Nov. 10, 2011

United States and Canada Salute Conesus Lake Water Quality Project


Biology Professor Isidro Bosch, left, confers with students during the data-gathering phase of the Conesus Lake Watershed Management Project, which has received international recognition.

GENESEO, N.Y. -- A watershed management project involving a SUNY Geneseo biology researcher has received kudos as a success story by the State of the Lakes Ecosystem Conference, hosted by the top environmental agencies of the United States and Canada.

The Conesus Lake Watershed Management Project, which documented the impact of best agricultural management practices on near-shore water quality, received the honor at the October conference in Erie, Pa., hosted by the U.S. Environmental Protection Agency and Environment Canada. Isidro Bosch, professor of biology at Geneseo, worked closely on the research with project director Joseph Makarewicz, distinguished service professor in the SUNY College at Brockport's Dept. of Environmental Science and Biology.

In a six-year research period (2003-09), the team of scientists, graduate and undergraduate students, led by Makarewicz and Bosch, documented the impact of best agricultural management practices on Conesus Lake's near-shore water quality. The investigators published their research results in 2009 as a series of fifteen peer-reviewed papers in a special supplement to "The Journal of Great Lakes Research." The summary article in that issue was the most frequently cited paper in the journal between the years 2005-2011.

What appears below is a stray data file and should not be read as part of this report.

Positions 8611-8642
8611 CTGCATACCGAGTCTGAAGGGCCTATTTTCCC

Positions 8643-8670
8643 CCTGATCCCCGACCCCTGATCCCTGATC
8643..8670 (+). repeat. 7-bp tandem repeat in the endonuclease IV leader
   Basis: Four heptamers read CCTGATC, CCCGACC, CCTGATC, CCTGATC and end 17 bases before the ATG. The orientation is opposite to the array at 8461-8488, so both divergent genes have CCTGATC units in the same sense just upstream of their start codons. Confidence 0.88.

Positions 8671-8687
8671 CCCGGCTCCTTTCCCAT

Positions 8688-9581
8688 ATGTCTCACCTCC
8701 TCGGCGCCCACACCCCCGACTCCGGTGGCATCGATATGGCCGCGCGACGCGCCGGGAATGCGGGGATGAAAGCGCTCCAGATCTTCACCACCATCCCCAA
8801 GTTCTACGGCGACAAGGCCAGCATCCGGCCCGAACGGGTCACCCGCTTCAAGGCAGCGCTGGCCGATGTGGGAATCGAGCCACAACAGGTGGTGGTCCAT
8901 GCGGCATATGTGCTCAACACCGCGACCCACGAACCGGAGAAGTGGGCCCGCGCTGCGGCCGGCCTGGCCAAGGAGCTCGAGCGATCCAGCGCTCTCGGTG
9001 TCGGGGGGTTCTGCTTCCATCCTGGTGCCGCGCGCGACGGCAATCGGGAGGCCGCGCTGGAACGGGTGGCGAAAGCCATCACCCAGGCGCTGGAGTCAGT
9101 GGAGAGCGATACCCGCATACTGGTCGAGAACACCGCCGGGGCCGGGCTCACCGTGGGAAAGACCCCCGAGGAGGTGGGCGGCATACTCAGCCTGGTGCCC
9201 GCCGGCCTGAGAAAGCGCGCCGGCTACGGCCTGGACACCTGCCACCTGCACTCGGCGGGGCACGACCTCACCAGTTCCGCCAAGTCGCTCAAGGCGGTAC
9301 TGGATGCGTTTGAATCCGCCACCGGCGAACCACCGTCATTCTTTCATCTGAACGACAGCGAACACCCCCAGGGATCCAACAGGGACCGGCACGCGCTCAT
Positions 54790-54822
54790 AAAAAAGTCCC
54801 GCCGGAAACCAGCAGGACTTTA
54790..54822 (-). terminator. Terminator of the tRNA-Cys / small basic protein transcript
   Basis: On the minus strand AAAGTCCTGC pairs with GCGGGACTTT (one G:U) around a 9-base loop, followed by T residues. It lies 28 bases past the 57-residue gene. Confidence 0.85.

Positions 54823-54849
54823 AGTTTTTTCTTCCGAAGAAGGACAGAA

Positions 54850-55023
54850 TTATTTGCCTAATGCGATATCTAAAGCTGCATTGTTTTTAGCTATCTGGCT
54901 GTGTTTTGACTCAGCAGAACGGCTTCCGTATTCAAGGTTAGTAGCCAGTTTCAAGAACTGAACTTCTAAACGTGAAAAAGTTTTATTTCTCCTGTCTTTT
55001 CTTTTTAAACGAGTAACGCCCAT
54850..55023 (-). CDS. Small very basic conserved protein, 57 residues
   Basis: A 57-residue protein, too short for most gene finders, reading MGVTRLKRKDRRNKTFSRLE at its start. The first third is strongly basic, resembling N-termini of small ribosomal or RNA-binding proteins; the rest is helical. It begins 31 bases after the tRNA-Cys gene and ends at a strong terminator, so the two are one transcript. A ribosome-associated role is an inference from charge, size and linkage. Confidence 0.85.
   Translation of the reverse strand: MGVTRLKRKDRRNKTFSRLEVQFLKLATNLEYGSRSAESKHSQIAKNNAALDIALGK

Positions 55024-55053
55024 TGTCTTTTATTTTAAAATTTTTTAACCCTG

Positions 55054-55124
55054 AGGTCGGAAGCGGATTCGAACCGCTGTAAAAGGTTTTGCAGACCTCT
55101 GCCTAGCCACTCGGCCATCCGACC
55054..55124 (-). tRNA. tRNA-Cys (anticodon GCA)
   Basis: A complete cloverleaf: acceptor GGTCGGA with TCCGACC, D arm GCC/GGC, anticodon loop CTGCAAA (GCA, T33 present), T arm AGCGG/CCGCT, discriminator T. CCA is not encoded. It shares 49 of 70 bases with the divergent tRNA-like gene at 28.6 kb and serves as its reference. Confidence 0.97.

"We made significant progress in demonstrating effective management of a recurring water quality issue in our lakes and I was pleased to see the hard work recognized by the binational committee," said Bosch. "The near-shore region is where the public most frequently comes into contact with lakes and our management project showed that significant reductions in algae, weed growth and bacterial contamination in the near shore could be achieved by upstream agricultural practices that were cost-effective to implement and to maintain."

Also involved in the project were scientists from the Cornell Cooperative Extension Service and the Rochester Institute of Technology.

The project was funded by $1.2 million in grants from the USDA Cooperative State Research, Education, and Extension Service Program (CSREES) with additional grant support from the Livingston County Planning Dept., the Altria Corporation and the Conesus Lake Association.

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